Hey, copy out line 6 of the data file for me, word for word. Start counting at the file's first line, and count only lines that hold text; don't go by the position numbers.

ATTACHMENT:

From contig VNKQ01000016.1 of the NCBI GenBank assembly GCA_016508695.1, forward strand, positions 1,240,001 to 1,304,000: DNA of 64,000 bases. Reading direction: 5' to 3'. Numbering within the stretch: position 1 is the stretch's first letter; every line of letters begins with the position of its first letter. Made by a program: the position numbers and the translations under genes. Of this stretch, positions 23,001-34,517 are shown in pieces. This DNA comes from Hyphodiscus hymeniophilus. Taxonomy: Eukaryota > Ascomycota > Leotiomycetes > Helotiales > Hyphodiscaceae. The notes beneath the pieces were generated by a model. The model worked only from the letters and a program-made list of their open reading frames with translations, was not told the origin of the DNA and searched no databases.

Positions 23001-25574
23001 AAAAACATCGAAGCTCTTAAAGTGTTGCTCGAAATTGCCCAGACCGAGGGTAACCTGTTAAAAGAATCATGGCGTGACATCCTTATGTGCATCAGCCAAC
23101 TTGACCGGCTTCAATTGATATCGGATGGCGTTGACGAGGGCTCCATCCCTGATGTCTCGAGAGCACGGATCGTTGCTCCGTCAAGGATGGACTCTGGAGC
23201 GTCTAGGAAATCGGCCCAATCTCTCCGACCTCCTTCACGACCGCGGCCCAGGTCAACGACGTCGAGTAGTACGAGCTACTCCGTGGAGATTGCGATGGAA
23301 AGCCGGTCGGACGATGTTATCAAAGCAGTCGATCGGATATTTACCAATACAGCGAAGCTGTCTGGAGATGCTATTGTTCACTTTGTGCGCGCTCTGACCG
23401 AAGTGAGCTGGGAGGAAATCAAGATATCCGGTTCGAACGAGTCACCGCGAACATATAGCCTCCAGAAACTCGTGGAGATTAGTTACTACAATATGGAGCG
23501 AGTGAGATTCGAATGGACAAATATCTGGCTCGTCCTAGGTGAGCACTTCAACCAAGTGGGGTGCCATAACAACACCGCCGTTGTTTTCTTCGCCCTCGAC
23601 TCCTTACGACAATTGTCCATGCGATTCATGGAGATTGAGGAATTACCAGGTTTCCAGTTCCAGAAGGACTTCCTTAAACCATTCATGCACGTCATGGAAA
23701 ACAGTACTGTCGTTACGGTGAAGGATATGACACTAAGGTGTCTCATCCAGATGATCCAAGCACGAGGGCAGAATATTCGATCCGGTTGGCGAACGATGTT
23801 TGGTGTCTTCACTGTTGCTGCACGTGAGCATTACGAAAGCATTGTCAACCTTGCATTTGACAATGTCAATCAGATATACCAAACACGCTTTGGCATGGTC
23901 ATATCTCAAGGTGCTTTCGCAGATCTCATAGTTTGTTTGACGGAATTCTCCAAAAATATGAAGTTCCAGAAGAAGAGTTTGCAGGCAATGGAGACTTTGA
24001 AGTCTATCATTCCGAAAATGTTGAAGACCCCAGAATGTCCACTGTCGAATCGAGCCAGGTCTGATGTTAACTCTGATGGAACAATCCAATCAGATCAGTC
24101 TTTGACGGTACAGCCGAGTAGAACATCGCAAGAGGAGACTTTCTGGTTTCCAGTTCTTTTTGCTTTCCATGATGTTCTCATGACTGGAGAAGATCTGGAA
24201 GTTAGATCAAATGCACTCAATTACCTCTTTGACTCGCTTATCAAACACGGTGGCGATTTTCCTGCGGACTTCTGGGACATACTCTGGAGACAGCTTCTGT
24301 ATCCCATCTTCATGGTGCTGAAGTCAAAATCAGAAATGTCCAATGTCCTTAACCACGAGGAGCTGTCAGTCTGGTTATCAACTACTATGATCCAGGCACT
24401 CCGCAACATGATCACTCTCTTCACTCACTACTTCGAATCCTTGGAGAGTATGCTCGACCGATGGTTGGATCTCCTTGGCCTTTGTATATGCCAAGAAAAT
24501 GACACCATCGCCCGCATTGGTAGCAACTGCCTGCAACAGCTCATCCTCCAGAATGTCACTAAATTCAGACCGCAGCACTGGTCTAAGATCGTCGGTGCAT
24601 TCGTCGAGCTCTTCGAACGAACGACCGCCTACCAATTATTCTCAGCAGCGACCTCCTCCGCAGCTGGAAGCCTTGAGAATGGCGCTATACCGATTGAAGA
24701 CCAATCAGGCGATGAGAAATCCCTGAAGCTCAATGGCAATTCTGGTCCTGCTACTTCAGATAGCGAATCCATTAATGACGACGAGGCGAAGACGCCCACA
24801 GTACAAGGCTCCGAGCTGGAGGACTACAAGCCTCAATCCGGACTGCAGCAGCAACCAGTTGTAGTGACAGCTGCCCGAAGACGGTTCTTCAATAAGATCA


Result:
23301 AGCCGGTCGGACGATGTTATCAAAGCAGTCGATCGGATATTTACCAATACAGCGAAGCTGTCTGGAGATGCTATTGTTCACTTTGTGCGCGCTCTGACCG